Historic buildings originally lacked most building mechanicals familiar today, but they were often equipped with one mechanical system that performed many modern functions. In their day, tower bells broadcast information about public safety, special events, the time and even played music. While these functions have been superseded by successive waves of technology, the bells themselves remain, often neglected. Here are typical conditions that Carl Rickershauser, of Coastal Clock and Chime in Cinnaminson, NJ found at St. Paul’s Church in Winston Salem, NC.
A loose bell to yoke connection was easily diagnosed as it will produce an alarming shock that can be felt far down the structure when the bell is swung. This “chucking” or working of the connection is dangerous and the bell should not be rung until the fasteners are tightened or replaced.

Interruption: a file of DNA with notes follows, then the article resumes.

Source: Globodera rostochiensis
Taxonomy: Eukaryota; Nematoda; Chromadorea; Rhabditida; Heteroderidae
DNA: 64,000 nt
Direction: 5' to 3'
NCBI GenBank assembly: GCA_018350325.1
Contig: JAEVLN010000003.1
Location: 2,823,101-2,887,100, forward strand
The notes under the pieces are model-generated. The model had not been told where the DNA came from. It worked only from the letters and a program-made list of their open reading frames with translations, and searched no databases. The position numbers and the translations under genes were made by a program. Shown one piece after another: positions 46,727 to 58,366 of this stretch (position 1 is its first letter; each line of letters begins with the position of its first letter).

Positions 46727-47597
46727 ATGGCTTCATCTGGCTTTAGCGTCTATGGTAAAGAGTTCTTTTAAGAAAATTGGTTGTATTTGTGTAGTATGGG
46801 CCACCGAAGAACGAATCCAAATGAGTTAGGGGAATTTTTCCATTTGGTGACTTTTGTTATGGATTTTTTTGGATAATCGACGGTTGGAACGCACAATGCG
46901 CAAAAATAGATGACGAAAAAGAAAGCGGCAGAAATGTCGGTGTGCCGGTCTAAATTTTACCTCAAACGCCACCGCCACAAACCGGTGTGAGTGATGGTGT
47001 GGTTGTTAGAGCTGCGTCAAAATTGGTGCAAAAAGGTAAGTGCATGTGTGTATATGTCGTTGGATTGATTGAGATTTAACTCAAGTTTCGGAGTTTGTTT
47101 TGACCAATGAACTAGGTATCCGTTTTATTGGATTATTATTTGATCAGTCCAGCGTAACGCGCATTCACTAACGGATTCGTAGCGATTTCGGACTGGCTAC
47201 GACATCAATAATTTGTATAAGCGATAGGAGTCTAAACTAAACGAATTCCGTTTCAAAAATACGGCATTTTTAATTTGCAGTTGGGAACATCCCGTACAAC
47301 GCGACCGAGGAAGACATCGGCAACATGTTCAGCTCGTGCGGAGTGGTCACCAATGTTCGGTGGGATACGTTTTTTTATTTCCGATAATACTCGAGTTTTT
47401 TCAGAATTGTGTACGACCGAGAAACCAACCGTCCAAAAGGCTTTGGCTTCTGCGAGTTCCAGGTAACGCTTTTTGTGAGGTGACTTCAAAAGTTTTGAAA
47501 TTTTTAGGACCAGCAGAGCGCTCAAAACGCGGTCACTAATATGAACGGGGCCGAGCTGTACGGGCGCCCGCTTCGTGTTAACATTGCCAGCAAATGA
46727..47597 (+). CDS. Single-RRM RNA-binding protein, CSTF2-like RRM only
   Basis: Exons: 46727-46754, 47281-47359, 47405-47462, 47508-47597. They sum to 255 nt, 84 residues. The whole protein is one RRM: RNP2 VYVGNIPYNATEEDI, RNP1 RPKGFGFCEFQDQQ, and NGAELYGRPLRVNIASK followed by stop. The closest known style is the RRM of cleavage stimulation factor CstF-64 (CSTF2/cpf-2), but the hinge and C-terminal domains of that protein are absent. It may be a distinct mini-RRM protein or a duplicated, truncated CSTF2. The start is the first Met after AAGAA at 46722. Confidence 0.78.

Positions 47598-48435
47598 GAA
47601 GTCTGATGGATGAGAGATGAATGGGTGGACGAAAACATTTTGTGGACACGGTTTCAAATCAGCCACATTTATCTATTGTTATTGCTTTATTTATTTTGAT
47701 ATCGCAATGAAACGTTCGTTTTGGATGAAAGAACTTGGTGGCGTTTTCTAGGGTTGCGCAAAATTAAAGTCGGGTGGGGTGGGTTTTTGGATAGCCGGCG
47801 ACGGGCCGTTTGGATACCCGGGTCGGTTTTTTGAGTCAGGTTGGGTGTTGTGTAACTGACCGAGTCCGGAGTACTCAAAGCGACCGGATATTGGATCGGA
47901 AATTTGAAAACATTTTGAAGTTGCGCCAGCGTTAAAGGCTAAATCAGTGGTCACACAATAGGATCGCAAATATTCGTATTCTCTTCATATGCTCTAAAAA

Difficult action caused by wearing ropes is sometimes a sign of loose, misaligned or damaged pulley blocks or wheel. These elements must be restored and the action adjusted or the bell motion may be forced or uncontrolled with potentially dangerous consequences. The bell may also require rebalancing so that it hangs upright and swings evenly.
Even with properly adjusted and well maintained equipment, bell ringing is a species of heavy equipment operation and should only be safely entrusted to fit, well trained and responsible persons. Electrifying a bell, as was done at St. Paul’s, ensures full time safe operation. Developments in ringing systems, including computer circuitry, have expanded the range and convenience of ringing options. The easier and safer historic bells can be made to use, the more their voices will be heard.
Carl Rickershauser is a Member of the Guild of Building Artisans.
List of Bell Tower Specialists.